“Good chartering earnings are encouraging shipowners to evaluate options in order to have their vessels operating as long as possible,” he continued, “or even encouraging [them] to consider investing in assets that a few years back would have been recycled. The moment that these dynamics are affected in a negative way, the supply of tonnage for recycling is definitely going to increase and I would not be surprised to see units over 15 years evaluating recycling options the moment that operating expenses or the cost of investment on such assets is not justified any longer.”

The verification process

LR has a deep involvement in the ship recycling sector and is therefore well-placed to provide first-rate advisory services to shipowners, operators and ship recycling facilities. The classification society has overseen the upgrade and certification of recycling facilities in India and Turkey, assuring that they meet the requirements of both the Hong Kong Convention and the EU SPR at the point of certification. LR has assisted a number of recycling facilities in Turkey, including the certification of one of the largest yards – LEYAL Gemi Söküm – in Izmir. As a result, the facility became the first non- EU recycling yard to join the EU’s list of approved facilities. Dismantling ships on a slipway, the yard has no limit on ship length or tonnage, has a maximum breadth of 100 metres, a maximum depth of 15 metres and an annual capacity of up to 80,000 light displacement tons.

However, there are many challenges ahead, not least because the number of certified recycling facilities, complying with the EU Ship Recycling Regulation, falls far short of the capacity required to dismantle and recycle end-of-life vessels safely in the future. Capacity is particularly constrained for large ships including VLCCs and capesize bulk carriers. Seven countries have ratified the Hong Kong Convention this year and meeting the three entry-into-force criteria will come sooner than appeared likely at the beginning of 2019. However, the Convention will only enter force 24 months after fulfilling the criteria. These are:

  • when 15 states become signatories;
  • when these 15 states represent 40% of world gross tonnage;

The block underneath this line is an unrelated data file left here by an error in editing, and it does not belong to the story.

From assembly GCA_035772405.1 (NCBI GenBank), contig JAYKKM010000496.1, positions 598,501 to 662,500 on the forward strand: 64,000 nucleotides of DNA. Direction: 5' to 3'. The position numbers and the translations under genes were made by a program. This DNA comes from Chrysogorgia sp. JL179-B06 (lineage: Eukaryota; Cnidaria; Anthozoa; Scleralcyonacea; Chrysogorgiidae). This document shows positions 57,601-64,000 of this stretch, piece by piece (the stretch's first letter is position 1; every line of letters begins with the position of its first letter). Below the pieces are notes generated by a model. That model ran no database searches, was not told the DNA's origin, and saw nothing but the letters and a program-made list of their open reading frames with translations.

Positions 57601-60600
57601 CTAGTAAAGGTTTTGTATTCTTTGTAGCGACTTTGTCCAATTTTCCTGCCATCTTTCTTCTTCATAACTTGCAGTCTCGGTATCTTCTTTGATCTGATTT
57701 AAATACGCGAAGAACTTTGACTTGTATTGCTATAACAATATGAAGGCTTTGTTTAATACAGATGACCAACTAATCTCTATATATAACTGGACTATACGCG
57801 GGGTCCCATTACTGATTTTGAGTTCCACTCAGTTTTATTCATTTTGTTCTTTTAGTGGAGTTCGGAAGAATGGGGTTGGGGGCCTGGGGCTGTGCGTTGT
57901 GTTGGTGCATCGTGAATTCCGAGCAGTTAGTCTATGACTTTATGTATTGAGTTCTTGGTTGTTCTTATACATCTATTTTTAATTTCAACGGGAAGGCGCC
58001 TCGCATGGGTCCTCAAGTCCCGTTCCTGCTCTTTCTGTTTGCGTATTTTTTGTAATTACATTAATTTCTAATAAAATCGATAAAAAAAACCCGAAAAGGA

• when the combined annual recycling volume of those states is not less than 3% of their combined merchant shipping tonnage.

So far, of the world’s principal recycling nations, Turkey and India are signatories. Bangladesh and Pakistan have not ratified the Convention although there is growing pressure for these countries to do so. China is not a signatory either, although is no longer accepting non- Chinese flagged vessels for recycling. Apart from India, yards in these regions have been relatively slow to invest in the necessary upgrades and verification procedures required for Hong Kong and EU regulatory compliance. Those that have done so, however, comment on the beneficial outcomes for business. One example is Y.S. Investments, LR’s first recycling facility in India which underwent the necessary yard and procedural upgrades to meeting Hong Kong Convention and EU SRR requirements earlier this year. Mr Naeem Massani, Managing Director, said the upgrade has transformed activity at the yard and is hoping that the facility will soon receive confirmation of EU SRR compliance and be accepted onto the EU List of recycling facilities. This, he believes, will lead to more enquiries and new clients.

Modifications at the facility involved investment in new equipment, the introduction of QHSE systems and a complete social and cultural change in the mindset of employees, he explained. The physical changes involved:

  • the installation of a completely impermeable surface to the dismantling areas with appropriate drainage systems;
  • a completely traceable downstream waste disposal system;
  • heavy duty cranes to lift entire blocks directly from the ship to the impermeable floor;
  • metal slag collectors to catch material falling within the inter-tidal zone when dismantling side shells;
  • PPE equipment meeting international standards.

Meanwhile, workers at the yard have benefited from external training courses, a modern well-equipped accommodation block and professional guidance on health and safety. The results have been clear to see, Mr Naeem said. For example, there is far more awareness amongst all workers in the yard regarding basic health and safety. And there is now far more employee engagement, a sharp contrast to the traditional culture which focused exclusively on individual actions.

‘We have observed a significant improvement in our key performance indicators,’ Mr Naeem revealed. ‘It has not only benefited our organisation, but the change has spread like wild-fire in the whole of Alang, bringing a cultural change throughout the industry. Workers have become more aware, not only on an industrial level, but also on social levels – passing it on to the next generation through more emphasis towards education of their kids and their personal lives.’

Horizons December